MICHAEL Kiwanuka last played the same very venue of the Ritz in 2012, but does history repeat itself with the inclusion of a second album up his sleeve?
On the last night of his UK tour, Michael Kiwanuka played a sold out show to a hugely appreciative audience who sang back every lyric of his songs. His confidence in himself has grown and it shows with a self-assured performance that satisfies the audience thoroughly.
With an early curfew set for 10pm, support act Isaac Gracie took to the stage early at 7:15pm. The 21-year-old from Ealing has slowly been gaining in popularity after signing to Virgin EMI earlier this year and releasing his debut EP ‘Songs From My Bedroom’.
Isaac Gracie gave minimal introduction, simply cleared his throat into the mic before starting his set. His voice captivates the moderately sized audience, and the crowd gradually fills up throughout with Gracie playing to more and more people as the set went on.
He chats with the audience saying: “It’s the end of the tour and I still don’t know how to finish a song” and proceeds to throw his hands up in the air in a helpless manner. Next he plays ‘Last Words’, his debut single with heavy influences of Jeff Buckley, followed with a new song, warning the audience with a laugh: “This one’s new so I might get it wrong”.
Gracie finishes his set with ‘All In My Mind’, a song that could easily be sang by James Bay, and with Gracie’s long hair and electric guitar, you cannot help but compare him the two. Gracie however, could definitely benefit from a backing band to really highlight his talent as a frontman.
Just after 8pm Michael Kiwanuka’s keyboardist takes to the stage to start the set with a harmony of chords belonging to ‘Cold Little Heart’. Kiwanuka himself appears soon after, sporting his recognisable denim jacket, before later being joined by his backing band, made up of a guitarist, bassist, drummer and percussionist.
After that 10-minute long epic Pink-Floyd style number, Kiwanuka launches into the lively and instantly catchy ‘One More Night’ and ‘Tell Me A Tale’, with added reggae detail. Despite marking Kiwanuka’s first British headline tour in four years, the crowd are receptive ‘bobbing’ their heads along to his music.
Taking a break from his soulful numbers, Kiwanuka tells the audience: “This is one of my favourite venues in England…and…everywhere” before playing the heartfelt track, ‘Faling’, also taken from the album ‘Love and Hate’.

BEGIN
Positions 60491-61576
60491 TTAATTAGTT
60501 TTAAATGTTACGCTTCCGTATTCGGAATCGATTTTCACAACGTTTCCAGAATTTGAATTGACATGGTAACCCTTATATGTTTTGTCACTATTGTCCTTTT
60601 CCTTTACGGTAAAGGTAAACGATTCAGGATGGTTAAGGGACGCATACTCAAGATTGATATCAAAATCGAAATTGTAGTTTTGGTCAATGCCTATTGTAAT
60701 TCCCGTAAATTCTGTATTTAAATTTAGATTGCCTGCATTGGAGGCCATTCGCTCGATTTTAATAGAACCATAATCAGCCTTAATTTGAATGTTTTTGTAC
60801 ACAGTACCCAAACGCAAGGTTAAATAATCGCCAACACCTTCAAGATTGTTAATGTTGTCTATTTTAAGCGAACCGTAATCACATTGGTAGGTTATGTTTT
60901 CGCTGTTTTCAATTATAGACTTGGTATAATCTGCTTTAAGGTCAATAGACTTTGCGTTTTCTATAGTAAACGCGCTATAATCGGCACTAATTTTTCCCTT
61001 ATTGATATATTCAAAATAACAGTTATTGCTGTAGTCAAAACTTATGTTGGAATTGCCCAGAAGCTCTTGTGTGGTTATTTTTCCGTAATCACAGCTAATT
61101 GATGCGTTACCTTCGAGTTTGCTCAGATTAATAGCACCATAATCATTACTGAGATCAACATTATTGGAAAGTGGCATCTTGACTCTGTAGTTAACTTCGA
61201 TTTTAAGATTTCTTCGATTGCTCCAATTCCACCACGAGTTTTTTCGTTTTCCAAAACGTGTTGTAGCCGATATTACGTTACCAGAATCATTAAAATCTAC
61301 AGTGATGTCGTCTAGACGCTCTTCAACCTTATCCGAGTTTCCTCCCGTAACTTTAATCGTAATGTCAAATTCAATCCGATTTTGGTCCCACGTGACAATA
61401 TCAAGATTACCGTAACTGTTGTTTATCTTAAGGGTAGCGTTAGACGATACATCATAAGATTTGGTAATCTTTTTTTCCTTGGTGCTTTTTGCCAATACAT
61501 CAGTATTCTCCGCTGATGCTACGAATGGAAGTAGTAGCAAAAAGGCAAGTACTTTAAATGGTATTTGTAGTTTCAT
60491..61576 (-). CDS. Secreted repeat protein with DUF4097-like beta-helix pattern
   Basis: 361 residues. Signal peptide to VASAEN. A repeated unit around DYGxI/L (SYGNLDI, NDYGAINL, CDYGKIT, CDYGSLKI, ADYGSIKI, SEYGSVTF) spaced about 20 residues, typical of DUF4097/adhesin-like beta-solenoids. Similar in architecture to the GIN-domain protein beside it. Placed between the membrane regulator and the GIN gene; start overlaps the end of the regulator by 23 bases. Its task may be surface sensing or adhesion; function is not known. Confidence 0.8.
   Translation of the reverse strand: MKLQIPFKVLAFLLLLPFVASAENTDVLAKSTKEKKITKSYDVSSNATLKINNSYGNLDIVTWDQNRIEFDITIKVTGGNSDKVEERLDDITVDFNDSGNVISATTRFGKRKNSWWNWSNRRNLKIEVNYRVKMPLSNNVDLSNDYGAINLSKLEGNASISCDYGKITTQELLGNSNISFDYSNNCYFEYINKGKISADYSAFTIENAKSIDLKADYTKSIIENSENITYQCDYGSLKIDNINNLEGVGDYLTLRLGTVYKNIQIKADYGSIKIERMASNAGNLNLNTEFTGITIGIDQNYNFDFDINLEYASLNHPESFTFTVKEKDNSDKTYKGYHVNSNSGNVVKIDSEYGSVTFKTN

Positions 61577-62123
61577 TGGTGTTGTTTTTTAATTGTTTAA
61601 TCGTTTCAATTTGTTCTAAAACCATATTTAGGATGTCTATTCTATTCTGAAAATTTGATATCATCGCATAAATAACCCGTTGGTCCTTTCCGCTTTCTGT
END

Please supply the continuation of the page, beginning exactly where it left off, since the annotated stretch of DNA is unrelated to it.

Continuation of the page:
Before launching into the groovy ‘Black Man In A White World’, which he co-wrote with producer Inflo and deals with issues of race, anxiety and identity. Kiwanuka involves the crowd asking them to accompany him by clapping along throughout.
After playing ‘Always Waiting’ from his first album ‘Home Again’, followed by ‘I’m Getting Ready’ and ‘Rule The World’, Kiwanuka thanks for the audience for putting up with the gig being pushed forward for ‘a freshers thing’ and introduces the next song ‘The Final Frame’ as ‘a slow-jazz one for the couples’.
‘Father’s Child’ sees Kiwanuka and his band jam the song out to the very end, leaving the stage separately with just the keyboardist left to play the final chords. The stage and venue is then placed into darkness. The audience, not ready to leave just yet, shout and cheer for more until Kiwanuka and his band reappears for an encore. He performs a cover of Prince’s song ‘Sometimes It Rains In April’ in dedication to the late artist and finishes the set with his album’s namesake ‘Love and Hate’.
Interestingly, Kiwanuka’s set is predominantly new songs taken from his album ‘Love and Hate’, and he only played three songs from his first album. The hit single ‘Home Again’ was surprisingly left out of his set but the audience didn’t seem too disappointed with that decision.
After claiming he wanted to give up making music after his first album, Michael Kiwanuka’s second album and live shows demonstrate a man who has matured greatly. Kiwanuka said himself: “The confessional aspect is cathartic for me”. With such artistic development from someone who started his career as a session musician, he has truly transformed himself into a performing artist.
By Sarah Goodyer